Ryanair’s financial growth plans continue to look shaky, with the airline’s management telling investors its current year progress could be hampered by lower fares and further potential global unrest.
The airline has continued to stick with the growth forecast it made in May — namely, for net profits of €1.375bn to €1.425bn for the 12 months to the end of next March.
However, chief executive Michael O’Leary reiterated a cautionary tone when addressing shareholders at the company’s AGM in Dublin yesterday. The airline made a net profit of €1.242bn in its last financial year.
Ryanair has been cutting fares as a way of tempting passengers who may be wary of flying since a number of high-profile terrorist attacks in mainland Europe over the past 12 months.
The airline expects average winter fares to fall by 10% to 12% (over the six months to next March) and Mr O’Leary has said that if they fall by more than 12% management may need to review its annual guidance.
He said, yesterday, that the guidance remains a “cautious” one and is “subject to downward pressure”.
Ryanair’s chief financial officer Neil Sorahan said after the AGM that if Europe were to see more terrorist attacks it would pose a “downward risk” to its annual growth forecasts.
Ryanair also yesterday maintained its calls for the European Commission to take action preventing French air traffic controller unions striking and to allow other air traffic controllers in Europe to operate overflights while unions strike.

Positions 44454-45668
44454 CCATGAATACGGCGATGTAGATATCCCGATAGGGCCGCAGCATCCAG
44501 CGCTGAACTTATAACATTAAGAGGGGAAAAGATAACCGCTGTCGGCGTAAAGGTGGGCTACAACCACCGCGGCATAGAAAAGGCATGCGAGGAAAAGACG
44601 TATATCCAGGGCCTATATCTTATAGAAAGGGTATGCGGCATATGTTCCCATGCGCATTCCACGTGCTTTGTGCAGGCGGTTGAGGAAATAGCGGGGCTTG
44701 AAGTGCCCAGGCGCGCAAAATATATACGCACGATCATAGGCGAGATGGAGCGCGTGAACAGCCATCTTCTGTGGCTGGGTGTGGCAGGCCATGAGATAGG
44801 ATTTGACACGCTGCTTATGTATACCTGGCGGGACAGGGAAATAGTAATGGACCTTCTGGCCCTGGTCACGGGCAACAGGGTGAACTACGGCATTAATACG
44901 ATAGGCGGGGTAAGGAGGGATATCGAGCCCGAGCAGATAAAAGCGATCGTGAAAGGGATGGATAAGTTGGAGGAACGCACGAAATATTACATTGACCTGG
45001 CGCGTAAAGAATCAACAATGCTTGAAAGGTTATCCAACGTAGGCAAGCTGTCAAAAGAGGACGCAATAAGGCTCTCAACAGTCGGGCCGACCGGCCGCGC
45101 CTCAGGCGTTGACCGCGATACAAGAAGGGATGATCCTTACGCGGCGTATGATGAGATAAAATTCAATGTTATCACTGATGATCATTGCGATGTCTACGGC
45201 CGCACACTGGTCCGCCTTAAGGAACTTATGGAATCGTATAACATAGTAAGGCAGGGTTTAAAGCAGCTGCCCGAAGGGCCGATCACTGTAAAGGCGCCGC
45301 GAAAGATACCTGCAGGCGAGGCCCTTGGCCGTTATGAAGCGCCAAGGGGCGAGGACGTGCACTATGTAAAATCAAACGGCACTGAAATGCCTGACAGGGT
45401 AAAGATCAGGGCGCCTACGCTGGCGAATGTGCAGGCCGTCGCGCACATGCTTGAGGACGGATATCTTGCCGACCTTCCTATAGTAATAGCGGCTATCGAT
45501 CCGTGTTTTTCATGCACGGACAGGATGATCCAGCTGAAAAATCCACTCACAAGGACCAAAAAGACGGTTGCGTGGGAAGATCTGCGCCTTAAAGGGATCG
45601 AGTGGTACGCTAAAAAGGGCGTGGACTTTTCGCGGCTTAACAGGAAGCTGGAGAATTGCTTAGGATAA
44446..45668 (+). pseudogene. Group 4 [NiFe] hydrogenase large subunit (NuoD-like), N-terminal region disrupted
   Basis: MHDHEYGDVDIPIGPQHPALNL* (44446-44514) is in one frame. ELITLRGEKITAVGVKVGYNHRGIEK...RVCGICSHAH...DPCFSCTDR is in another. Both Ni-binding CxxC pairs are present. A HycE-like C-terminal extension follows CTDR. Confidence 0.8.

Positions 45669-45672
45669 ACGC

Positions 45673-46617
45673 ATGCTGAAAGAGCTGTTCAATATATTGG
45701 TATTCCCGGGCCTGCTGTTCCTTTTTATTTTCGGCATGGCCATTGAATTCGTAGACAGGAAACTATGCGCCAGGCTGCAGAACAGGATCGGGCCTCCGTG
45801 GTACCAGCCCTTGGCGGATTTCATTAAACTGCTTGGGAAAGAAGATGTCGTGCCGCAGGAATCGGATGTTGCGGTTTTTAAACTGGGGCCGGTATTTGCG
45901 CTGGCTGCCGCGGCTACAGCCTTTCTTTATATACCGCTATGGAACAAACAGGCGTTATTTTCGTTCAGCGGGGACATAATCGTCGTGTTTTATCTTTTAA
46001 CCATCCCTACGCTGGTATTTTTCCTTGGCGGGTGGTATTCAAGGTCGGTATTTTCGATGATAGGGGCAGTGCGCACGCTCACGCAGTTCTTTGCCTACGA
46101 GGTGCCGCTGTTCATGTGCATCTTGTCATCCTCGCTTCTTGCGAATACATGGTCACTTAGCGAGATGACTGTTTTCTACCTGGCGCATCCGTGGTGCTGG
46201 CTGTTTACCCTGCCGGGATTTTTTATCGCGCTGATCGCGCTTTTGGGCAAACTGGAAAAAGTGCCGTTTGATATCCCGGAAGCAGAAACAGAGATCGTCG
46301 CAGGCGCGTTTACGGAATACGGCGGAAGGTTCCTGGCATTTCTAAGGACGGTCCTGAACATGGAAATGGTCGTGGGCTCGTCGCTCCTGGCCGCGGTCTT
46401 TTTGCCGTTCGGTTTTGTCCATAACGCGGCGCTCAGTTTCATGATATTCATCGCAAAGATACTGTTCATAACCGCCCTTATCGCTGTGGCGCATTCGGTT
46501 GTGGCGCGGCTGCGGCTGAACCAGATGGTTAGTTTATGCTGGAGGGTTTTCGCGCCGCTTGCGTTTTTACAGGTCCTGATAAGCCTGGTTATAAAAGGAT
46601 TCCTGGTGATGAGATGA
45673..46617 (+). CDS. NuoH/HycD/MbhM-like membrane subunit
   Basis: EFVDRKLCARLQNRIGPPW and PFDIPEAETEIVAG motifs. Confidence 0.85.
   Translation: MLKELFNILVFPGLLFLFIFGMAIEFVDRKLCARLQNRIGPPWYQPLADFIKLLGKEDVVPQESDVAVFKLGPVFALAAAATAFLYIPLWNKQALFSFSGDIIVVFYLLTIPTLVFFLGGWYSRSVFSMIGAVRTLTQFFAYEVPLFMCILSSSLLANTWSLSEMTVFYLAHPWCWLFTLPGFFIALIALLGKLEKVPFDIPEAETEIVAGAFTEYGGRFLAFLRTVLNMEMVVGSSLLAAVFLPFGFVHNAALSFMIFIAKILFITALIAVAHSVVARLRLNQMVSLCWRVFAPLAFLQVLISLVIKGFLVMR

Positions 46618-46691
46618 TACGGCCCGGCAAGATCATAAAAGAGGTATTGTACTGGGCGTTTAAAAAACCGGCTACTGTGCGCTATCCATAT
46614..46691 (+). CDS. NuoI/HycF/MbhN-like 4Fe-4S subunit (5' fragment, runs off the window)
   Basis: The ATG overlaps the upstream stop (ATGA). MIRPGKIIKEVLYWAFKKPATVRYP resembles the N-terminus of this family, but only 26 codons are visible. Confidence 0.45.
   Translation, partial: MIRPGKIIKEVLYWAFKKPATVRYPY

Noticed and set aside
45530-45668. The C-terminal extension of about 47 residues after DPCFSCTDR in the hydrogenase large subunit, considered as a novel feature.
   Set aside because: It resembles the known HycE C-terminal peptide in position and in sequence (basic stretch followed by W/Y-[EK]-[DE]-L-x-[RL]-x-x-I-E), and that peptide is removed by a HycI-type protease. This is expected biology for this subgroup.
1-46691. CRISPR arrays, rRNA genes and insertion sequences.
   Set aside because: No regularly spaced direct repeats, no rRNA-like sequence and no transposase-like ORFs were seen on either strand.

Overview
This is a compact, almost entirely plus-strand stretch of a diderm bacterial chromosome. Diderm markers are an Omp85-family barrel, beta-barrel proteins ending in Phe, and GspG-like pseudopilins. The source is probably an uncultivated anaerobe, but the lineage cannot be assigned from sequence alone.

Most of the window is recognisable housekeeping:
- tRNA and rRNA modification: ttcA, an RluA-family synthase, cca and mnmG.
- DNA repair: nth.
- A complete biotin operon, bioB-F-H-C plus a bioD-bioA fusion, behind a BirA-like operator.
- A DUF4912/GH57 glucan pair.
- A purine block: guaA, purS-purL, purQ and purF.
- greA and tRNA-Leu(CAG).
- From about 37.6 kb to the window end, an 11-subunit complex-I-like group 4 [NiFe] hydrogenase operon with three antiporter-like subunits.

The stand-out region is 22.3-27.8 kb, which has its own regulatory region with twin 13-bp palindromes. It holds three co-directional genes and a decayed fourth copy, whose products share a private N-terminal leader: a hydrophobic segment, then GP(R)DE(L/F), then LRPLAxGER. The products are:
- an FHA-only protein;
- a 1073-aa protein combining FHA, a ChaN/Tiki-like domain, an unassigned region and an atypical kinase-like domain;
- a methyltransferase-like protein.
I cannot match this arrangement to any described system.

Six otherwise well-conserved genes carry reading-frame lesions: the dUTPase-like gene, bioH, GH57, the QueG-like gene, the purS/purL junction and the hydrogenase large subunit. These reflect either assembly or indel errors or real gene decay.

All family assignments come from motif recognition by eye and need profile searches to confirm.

Latest strike action, the 14th this year, has forced Ryanair to cancel 94 flights yesterday and today.
The airline called the French ATC union move “reprehensible” and “selfish”, saying the unions are using strikes as “a first weapon rather than a last resort”.
Ryanair’s share price is down around 16% since the start of the year.
It was stagnant at just over €13 yesterday.
Last week, Davy Stockbrokers raised its 12-month share price target for Ryanair to €16, saying there is scope for the stock to rise as high as €25 per share.
It based this on increased ancillary revenue growth, the economic benefits of a modernised fleet and further momentum of the airline’s ‘Always Getting Better’ customer improvement programme.
Ryanair chairman David Bonderman yesterday said customers can expect further service improvements, with the policy already having led the company to raise its current full-year traffic forecast to 117 million customers.
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